Friday Afternoon Music Jam: Kim Deal

Already brought up The Breeders and The Pixies. Here’s Kim‘s latest:


Friday Afternoon Music Jam: Merry Clayton f/t The Rolling Stones

I was always more of a Beatles gal but would pick this to lead my Rolling Stones list.

Hat Tip: Gojira’s suggestion to watch “Twenty Feet from Stardom”

Superb Blurb: Wool

Wool Omnibus by Hugh Howey

Room + latest girlpower dystopian tale of the day + (Snowpiercer – all the gore).

He’d only ever seen a gun once, a smaller one on the hip of that old deputy, a gun he’d always figured was more for show. He stuffed a fistful of deadly rounds in his pocket, thinking how each one could end an individual life, and understanding why such things were forbidden. Killing a man should be harder than waving a length of pipe in their direction. It should take long enough for one’s conscience to get in the way.

Friday Afternoon Music Jam: Mary Gauthier

Superb Blurb: The Yiddish Policemen’s Union

The Yiddish Policemen’s Union by Michael Chabon

Not as mind-blowing as  The Amazing Adventures of Kavalier & Clay but then, what is? Gorgeous turns of phrases, as always. I credit Mel Brooks for for most of my familiarity with all the Yiddish strewn about.

 She reaches down into her bulging tote bag and pulls out a small plastic box with a hinged lid. It contains a round pill box with a threaded lid from which she tips out a vitamin pill, a fish-oil pill, and the enzyme tablet that lets her stomach digest milk. Inside the hinged plastic box she also carries packets of salt, pepper, horseradish, and hand-wipes, a doll size bottle of Tabasco sauce, chlorine pills for treating drinking water, Pepto-Bismol chews, and God knows what else. If you go to a concert, Bina has opera glasses. If you need to sit on the grass, she whips out a towel. Ant traps, a corkscrew, candles and matches, a dog muzzle, a penknife, a tiny aerosol can of freon, a magnifying glass – Landsman has seen everything come out of that overstuffed cowhide at one time or another.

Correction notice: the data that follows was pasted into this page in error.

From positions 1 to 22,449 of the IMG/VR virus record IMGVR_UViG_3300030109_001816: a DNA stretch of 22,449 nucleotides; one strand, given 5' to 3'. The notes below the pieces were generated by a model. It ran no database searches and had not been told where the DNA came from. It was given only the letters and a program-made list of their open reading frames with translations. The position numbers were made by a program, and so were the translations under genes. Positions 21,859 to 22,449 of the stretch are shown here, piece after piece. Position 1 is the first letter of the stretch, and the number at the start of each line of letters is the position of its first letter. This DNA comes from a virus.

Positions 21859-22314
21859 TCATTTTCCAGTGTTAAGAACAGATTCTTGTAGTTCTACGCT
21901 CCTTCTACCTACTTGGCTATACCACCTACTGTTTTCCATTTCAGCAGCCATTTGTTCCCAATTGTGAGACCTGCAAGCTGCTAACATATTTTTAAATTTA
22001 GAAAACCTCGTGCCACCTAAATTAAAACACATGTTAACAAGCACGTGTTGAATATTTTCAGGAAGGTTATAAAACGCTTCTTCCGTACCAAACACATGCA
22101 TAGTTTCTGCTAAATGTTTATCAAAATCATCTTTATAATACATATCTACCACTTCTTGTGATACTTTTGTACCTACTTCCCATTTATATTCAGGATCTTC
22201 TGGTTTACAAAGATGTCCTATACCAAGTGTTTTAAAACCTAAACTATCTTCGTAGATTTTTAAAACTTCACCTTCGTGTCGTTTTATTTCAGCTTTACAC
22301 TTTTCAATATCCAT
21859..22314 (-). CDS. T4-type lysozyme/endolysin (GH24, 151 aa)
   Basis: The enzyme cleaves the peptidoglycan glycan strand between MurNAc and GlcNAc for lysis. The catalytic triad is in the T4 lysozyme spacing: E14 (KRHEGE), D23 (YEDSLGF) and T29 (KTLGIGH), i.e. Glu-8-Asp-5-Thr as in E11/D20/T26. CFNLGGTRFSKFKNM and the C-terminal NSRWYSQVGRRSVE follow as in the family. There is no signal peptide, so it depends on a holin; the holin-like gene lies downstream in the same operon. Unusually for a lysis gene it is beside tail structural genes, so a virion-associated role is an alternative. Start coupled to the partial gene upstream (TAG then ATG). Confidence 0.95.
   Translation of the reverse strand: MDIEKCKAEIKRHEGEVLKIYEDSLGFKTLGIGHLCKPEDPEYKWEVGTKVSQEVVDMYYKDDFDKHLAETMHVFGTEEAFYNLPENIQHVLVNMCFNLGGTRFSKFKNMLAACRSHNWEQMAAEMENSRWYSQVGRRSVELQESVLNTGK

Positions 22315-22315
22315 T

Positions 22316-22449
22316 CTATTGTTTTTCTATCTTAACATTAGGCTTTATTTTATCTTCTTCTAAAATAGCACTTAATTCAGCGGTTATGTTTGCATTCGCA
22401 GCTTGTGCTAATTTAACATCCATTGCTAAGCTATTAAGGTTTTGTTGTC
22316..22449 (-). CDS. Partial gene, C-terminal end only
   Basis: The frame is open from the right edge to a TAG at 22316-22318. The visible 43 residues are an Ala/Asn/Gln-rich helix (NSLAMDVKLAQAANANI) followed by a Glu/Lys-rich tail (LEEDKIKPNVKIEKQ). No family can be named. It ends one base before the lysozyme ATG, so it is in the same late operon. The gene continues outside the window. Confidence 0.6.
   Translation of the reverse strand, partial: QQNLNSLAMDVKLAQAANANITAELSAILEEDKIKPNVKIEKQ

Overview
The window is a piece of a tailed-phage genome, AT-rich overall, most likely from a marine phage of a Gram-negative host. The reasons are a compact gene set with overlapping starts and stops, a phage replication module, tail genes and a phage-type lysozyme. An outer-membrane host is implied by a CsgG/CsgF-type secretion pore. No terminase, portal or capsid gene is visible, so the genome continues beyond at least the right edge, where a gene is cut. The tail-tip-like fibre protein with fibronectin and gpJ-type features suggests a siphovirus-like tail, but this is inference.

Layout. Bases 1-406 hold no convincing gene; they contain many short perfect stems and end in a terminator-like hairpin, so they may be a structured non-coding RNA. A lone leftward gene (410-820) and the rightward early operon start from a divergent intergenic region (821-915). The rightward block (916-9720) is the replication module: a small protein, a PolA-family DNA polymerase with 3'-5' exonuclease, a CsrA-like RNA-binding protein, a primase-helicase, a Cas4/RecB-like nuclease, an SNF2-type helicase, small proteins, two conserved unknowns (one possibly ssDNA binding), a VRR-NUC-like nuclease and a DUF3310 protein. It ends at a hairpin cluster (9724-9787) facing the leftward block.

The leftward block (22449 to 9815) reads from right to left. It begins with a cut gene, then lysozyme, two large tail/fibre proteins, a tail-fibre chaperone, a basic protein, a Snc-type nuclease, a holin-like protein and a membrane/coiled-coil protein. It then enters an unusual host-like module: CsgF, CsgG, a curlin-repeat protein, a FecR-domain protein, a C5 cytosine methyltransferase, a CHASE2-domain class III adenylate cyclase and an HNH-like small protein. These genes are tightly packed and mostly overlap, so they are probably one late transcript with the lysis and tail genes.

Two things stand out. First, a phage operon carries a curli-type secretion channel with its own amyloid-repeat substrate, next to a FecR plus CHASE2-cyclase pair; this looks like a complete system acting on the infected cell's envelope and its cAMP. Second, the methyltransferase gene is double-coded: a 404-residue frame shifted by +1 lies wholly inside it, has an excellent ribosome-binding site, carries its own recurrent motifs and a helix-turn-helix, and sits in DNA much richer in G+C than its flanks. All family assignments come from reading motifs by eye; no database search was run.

You have to look to Jews like Bina Gelbfish, Landsman thinks, to explain the wide range and persistence of the race. Jews who carry their homes in an old cowhide bag, on the back of a camel, in the bubble of air at the center of their brains. Jews who land on their feet, hit the ground running, ride out the vicissitudes, and make the best of what falls to hand, from Egypt to Babylon, from Minsk Gubernya to the District of Sitka. Methodical, organized, persistent, resourceful, prepared. Berko is right: Bina would flourish in any precinct house in the world. A mere redrawing of borders, a change in governments, those things can never faze a Jewess with a good supply of hand wipes in her bag.

Friday Afternoon Music Jam: The Both

Ted [charming singing TV theme songs in NY Mag] and Aimee [charming doing some comedy in Portlandia]! Charming together.

Superb Blurb: The Thing Around Your Neck

The Thing Around Your Neck by Chimamanda Ngozi Adichie

Nothing better for beach or pool-side reading than a collection of short stories. The sun bakes out any cells that would attempt to read anything longer than a magazine article or short. TP picked up this book from the library during our vacation and I snatched it away from him as I hurled Morrisey’s “autobiography” at his head.

Aside from the book itself, I expressed great glee in finding the previous lender’s receipt hidden inside the book. Hope she enjoyed:

I think we could have been book buddies. But back to blurb business.

Kamara watched Josh slot in a Rugrats DVD and lie down on the couch, a slight child with olive skin and tangled curls. “Half-caste” was what they had called children like him back in Nigeria, and the word had meant an automatic cool, light-skinned good looks, trips abroad to visit white grandparents. Kamara had always resented the glamour of half-castes. But in American, “half-caste” was a bad word.